By 1920 Aw Boon Haw, not yet 40, was the richest Chinese in Rangoon. Ever the risk taker, Boon Haw ventured south to Malaya and Singapore in spite of brother Boon Par’s reservation.

The sights and sounds of bustling commerce in the Malayan towns and Singapore’s port made his heart beat fast and his head race.

Studying the Singapore currency he saw the image of a snarling tiger in the watermark. That clinched it.The tiger tycoon moved into Singapore in 1926 and Eng Aun Tong found a spanking new home in the busiest port in the region. A new and larger factory was built along Neil Road where production was ten times more than that of Rangoon’s.

Aw Boon Haw plied small towns in Malaya in his custom-made car which had a head fabricated like a tiger. When the kampong folks crowded around, he would distribute samples of Tiger Balm and its sister products and win still more customers.

Haw Par Villa, was built on a hill in Pasir Panjang surrounded by unique gardens depicting Chinese mythology for the younger, quieter Boon Par in 1937. Also known as Tiger Balm Gardens, it was free to the public. (Tiger Balm Gardens was later donated to the Singapore government by the Aw family, put on public tender for re-building as a theme park under the name Haw Par Villa. This theme park is no longer associated with the Haw Par group).

With factories and distributorships firmly established in Malaya, Hong Kong, Batavia, cities in China and Thailand, and with wealth and status long achieved, Boon Haw next channelled his energy into diversification, which would include publishing and banking.

Haw founded several newspapers, including Sin Chew Jit Poh  and Guan Ming Daily, which are both based in Malaysia. Sing Tao Daily  dates back to 1938 and is currently based in Hong Kong.

While on a trip to Hong Kong from Boston in 1954, Haw died at the age of 72 from a heart attack following a major operation.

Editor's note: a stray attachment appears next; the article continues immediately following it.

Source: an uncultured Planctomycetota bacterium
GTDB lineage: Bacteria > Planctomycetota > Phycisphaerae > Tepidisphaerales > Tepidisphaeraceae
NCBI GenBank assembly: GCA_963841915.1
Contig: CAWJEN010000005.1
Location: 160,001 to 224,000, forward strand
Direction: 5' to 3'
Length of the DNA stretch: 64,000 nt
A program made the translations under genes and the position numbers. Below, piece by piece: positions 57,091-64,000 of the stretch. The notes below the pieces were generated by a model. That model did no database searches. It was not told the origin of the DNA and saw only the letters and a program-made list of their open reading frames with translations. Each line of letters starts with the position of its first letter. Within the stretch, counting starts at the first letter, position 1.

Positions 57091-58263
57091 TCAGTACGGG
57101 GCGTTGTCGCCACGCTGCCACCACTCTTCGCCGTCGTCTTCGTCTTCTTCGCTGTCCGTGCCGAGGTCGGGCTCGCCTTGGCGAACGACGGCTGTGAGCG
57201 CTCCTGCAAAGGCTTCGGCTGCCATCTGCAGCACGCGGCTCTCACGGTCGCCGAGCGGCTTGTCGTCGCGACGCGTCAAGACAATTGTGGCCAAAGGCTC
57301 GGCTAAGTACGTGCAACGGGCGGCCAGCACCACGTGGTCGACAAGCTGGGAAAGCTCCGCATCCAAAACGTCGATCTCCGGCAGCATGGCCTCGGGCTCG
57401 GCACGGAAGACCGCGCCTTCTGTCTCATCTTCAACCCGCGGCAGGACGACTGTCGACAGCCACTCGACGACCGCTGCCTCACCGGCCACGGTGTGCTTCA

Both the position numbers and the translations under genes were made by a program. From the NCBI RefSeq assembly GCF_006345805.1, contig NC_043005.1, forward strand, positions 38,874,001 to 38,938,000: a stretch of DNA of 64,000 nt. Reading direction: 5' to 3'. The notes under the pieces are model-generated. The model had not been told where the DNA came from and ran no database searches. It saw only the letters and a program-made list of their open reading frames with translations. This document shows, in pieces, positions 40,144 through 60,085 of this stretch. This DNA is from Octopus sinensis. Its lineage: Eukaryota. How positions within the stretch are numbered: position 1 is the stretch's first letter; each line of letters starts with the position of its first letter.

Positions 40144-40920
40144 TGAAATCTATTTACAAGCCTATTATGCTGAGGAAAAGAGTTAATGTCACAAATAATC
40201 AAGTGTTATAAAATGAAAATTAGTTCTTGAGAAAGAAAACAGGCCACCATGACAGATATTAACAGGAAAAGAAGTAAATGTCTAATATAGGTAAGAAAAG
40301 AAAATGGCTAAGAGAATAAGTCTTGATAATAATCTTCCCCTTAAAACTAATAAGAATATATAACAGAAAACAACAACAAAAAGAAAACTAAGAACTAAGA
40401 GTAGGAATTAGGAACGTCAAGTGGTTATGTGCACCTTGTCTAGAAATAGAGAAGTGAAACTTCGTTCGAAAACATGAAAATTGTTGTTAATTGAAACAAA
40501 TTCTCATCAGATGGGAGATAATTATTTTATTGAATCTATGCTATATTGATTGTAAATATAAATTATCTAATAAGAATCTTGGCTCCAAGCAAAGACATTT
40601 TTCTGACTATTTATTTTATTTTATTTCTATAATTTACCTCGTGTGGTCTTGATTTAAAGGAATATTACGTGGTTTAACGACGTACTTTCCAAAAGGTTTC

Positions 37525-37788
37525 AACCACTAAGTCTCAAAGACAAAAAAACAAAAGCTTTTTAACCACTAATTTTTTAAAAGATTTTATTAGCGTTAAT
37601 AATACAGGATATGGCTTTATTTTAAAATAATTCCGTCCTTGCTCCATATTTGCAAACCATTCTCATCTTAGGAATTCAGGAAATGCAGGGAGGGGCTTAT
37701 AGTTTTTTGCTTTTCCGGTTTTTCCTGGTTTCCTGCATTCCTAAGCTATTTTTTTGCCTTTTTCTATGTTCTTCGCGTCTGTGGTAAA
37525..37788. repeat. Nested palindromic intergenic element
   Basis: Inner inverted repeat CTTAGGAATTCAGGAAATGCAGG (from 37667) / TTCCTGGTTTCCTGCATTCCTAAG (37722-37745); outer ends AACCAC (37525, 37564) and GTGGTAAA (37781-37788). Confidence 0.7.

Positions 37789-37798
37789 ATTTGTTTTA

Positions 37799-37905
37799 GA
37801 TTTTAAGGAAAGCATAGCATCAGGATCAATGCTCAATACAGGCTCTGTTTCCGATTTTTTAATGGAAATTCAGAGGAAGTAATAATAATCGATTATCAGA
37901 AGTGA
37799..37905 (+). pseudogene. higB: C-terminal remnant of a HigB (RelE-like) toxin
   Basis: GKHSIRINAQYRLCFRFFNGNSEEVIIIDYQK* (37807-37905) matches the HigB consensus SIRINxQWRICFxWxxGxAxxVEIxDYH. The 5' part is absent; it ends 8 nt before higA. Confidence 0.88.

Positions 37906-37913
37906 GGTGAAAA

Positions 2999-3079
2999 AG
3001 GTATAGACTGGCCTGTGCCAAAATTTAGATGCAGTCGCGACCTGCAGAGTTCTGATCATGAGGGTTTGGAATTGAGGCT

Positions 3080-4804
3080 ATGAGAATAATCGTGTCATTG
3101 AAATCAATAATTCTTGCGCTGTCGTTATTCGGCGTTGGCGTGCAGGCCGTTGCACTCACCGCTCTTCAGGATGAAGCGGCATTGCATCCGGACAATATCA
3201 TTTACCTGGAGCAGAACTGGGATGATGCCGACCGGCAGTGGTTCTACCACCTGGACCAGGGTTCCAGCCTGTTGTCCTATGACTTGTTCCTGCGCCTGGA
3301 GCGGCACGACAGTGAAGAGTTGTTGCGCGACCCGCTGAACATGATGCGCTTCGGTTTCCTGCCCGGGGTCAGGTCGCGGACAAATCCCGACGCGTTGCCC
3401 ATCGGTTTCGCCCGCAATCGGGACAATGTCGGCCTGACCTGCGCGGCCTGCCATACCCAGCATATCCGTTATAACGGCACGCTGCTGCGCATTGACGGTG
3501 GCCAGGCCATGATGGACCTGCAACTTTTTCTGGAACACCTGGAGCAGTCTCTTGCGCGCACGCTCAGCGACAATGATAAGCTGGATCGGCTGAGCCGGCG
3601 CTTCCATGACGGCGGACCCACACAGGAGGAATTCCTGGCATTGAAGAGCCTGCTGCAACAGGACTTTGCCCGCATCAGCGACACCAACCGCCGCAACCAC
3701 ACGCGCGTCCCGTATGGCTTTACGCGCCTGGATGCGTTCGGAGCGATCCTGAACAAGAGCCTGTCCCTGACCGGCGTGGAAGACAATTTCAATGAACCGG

Note: Ah Boon Haw is often translated into Cantonese as Wu Man Fu. Haw’s sister’s name is Wu Sin, as mentioned in the Sing Tao Daily.

There was a public forum on 25.03.2007  in Kuala Lumpur, Malaysia, on the topic of Chinese Press in conjunction with the 125th anniversary of the birthday of Aw Boon Haw, the legendary media tycoon who founded the Sin Chew Daily (Singapore/ Malaysia) and Sing Tao Daily (Hong Kong), and a host of over forty other titles across South East Asia.

Aw’s life spanned across the late 19th century through the early 20th century, leaving behind a lingering legacy in which he was enduringly remembered for helping to nurture and sustain Chinese education and culture.

During the Japanese Occupation Boon Haw was in Hong Kong and carried on business from there.

 After the war Aw Boon Haw returned to Singapore, reopened his factory and newspapers, repaired his homes and gardens and established the Chung Khiaw Bank in 1950.

He placed the management of the bank under the leadership of his son-in-law, Lee Chee Shan.

  1. ^ hawpar.com/heritage

  2. ^ Bloger Jef Ooi [1]

  3. Haw Par Heritage.[3]

  4. Haw Par corporation.[4]

  5. (Chinese) 胡文虎

  6. (Chinese) 胡文虎父女的汕頭緣